THE CLOCK IS TICKING FOR MUSIC STREAMING AS WE KNOW IT
By Grace Toovey: Music Columnist
A mere 2 years ago, the words “tiktok” held an entirely different meaning which, to the younger generations, has been almost entirely monopolised since the release of the mobile app by the same moniker worldwide in 2018.
Prior to being rolled out in its current form, the TikTok app existed in the form of a much smaller, more obscure app by the name of Musically. This app was the brainchild of Chinese app developers who saw the ways in which young people interact with online media – music streaming, consuming very short videos on apps such as Vine – and had the idea to merge the two. This app made small ripples across the internet amongst youngsters who took enjoyment in combining social networking with their love for music.
It wasn’t until the coronavirus pandemic, however, that TikTok had the monumental breakthrough that was waiting on the horizon for a while, bringing it to the forefront of everyone’s mind. The app has seen 200 million downloads since the start of 2020 with a 25% increase in March from February’s statistics. Clearly there is an unprecedented desire in the current climate for consuming musical content in small doses. But what does this mean for the music industry as a whole?
It is quite apparent that since the mass movement from physical album sales to online streaming, the way that albums are produced has changed: according to the Grammy’s albums are shorter, more songs on an album are more likely to be released as singles, and listeners have much shorter attention spans than in the past – they don’t want to listen to full albums anymore. So it is no surprise that apps such as tiktok are changing the way we consume singles.
The majority of Tiktok’s videos average at 15 seconds each and songs are chosen accordingly; users will select the most catchy part of a song which will then be taken by other users to add to their own videos. Given the sheer mass of people who use TikTok every day, it could be that millions of people hear the song, but only 15 seconds at a time.
MACKAYAN: TIK TOK TICKINGTweet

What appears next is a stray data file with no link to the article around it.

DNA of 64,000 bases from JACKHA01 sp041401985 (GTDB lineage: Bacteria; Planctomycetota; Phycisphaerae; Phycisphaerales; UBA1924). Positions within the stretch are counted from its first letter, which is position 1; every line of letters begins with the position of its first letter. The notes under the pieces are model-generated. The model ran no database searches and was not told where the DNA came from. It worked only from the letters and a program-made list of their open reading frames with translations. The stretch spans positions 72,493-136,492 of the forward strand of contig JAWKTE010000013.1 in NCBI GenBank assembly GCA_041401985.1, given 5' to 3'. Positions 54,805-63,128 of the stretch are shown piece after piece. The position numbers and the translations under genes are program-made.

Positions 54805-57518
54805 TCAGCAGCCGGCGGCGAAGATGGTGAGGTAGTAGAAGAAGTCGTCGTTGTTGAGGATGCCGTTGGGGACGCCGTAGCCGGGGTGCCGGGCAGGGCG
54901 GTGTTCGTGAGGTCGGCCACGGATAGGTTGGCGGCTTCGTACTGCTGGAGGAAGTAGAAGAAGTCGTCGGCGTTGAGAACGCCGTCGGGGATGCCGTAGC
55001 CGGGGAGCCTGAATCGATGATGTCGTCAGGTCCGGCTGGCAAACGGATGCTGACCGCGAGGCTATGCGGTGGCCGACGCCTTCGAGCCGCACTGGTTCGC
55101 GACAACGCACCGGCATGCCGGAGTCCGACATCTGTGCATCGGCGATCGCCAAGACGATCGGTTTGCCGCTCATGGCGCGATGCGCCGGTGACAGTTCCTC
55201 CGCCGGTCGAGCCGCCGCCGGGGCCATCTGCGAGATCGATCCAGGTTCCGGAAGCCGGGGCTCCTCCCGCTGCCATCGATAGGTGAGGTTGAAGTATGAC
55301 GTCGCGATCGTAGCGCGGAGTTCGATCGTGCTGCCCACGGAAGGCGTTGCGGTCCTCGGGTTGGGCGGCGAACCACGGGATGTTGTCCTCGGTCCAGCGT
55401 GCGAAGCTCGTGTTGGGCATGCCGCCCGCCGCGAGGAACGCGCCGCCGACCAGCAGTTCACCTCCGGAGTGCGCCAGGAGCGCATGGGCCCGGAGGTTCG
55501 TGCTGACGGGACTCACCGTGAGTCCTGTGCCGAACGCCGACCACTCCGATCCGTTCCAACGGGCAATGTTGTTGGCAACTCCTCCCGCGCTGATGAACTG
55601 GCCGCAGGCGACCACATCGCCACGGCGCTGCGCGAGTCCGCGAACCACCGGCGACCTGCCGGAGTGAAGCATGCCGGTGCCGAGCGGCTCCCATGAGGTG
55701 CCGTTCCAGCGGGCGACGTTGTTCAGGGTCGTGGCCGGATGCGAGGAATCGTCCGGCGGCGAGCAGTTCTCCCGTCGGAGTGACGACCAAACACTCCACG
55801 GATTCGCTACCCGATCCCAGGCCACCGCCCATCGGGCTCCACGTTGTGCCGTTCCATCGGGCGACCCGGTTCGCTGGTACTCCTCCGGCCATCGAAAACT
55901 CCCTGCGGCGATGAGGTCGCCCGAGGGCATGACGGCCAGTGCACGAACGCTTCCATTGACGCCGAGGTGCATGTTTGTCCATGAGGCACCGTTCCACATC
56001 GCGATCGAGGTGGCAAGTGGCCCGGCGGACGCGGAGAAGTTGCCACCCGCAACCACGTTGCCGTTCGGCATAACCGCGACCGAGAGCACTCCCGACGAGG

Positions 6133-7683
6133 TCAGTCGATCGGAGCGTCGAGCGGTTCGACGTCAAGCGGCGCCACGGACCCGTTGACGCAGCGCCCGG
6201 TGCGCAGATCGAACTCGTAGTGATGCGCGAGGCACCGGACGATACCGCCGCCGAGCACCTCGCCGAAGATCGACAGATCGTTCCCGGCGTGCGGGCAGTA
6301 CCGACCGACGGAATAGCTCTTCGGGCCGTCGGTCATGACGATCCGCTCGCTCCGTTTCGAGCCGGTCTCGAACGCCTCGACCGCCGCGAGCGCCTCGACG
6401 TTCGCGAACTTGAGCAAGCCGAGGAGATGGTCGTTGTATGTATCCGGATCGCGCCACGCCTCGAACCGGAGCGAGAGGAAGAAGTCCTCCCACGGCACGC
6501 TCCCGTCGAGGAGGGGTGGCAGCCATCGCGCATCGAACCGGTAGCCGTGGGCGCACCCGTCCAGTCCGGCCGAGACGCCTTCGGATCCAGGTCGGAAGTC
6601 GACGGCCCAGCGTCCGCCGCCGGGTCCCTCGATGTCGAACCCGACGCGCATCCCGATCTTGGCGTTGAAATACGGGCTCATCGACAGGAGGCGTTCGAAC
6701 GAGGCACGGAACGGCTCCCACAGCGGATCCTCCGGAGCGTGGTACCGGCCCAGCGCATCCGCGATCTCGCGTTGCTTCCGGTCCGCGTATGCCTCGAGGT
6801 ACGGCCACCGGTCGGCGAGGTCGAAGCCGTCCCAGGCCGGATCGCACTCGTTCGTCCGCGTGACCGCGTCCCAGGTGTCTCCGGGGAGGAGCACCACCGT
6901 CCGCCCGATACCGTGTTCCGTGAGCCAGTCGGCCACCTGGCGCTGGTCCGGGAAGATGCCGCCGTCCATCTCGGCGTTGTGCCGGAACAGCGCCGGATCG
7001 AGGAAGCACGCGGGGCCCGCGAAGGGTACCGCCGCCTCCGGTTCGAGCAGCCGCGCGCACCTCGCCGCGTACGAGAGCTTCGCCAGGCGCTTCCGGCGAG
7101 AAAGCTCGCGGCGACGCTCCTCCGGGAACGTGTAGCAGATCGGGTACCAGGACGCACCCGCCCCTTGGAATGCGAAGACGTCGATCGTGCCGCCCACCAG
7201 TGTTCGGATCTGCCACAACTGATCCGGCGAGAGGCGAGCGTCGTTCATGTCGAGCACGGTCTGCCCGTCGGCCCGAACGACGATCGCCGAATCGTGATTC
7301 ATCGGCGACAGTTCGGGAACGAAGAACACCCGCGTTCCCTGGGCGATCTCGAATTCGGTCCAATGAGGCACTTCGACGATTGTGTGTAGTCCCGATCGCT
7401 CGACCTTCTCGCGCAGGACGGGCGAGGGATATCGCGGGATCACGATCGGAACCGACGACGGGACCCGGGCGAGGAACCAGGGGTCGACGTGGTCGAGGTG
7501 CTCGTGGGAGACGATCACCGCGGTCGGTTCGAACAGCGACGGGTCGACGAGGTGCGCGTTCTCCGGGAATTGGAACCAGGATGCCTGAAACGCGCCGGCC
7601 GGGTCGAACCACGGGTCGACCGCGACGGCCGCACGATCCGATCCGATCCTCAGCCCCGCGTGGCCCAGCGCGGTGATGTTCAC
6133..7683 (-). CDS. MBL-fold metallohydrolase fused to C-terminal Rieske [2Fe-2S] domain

The first time the benefits of these 15 second clips could be seen would be through the staggering popularity of the hit Old Town Road, completely facilitated by the TikTok dance trend which came along with it. However, it is worth noting that, aside from the catchy chorus of this song, little more of it is memorable.
And this is where tiktok’s impact on music comes into play: music producers have copped onto the fact that songs with repetitive and catchy elements sell because they have the widest appeal on mobile apps. This has resulted in a pop music scene of hits with these exact characteristics.
Looking at the Global Viral charts, both the number 1 and number 2 songs are songs popularised by the TikTok app. Let’s Link by the previously little known WhoHeem is at number one with 20,000,000 streams. His other songs top at just 100,000 hits. The majority of the songs in the chart demonstrate the exact same pattern: short, repetitive, catchy songs which launched the artists to popularity. Evidently, using TikTok to push songs has great effects and music producers would struggle to be more blatant in their efforts for viral hits.
The main area of contention here is this: is this pattern of catering to music apps a bad thing? The gut reaction of many music fans is to say yes! Is it not disingenuous to only produce songs with viral popularity in mind? However, it is reasonable to assume that this is harmless in many ways: these apps are aimed at very young people who would generally consume top 40 hits, anyway, hits which are meticulously crafted to be catchy earworms. How is TikTok any different?
Perhaps the question music fans have to ask themselves is whether, in this new digital age, whether we evolve with the way music is consumed and accept that times are changing, or do we pine for a bygone era of music consumption that may be dying out?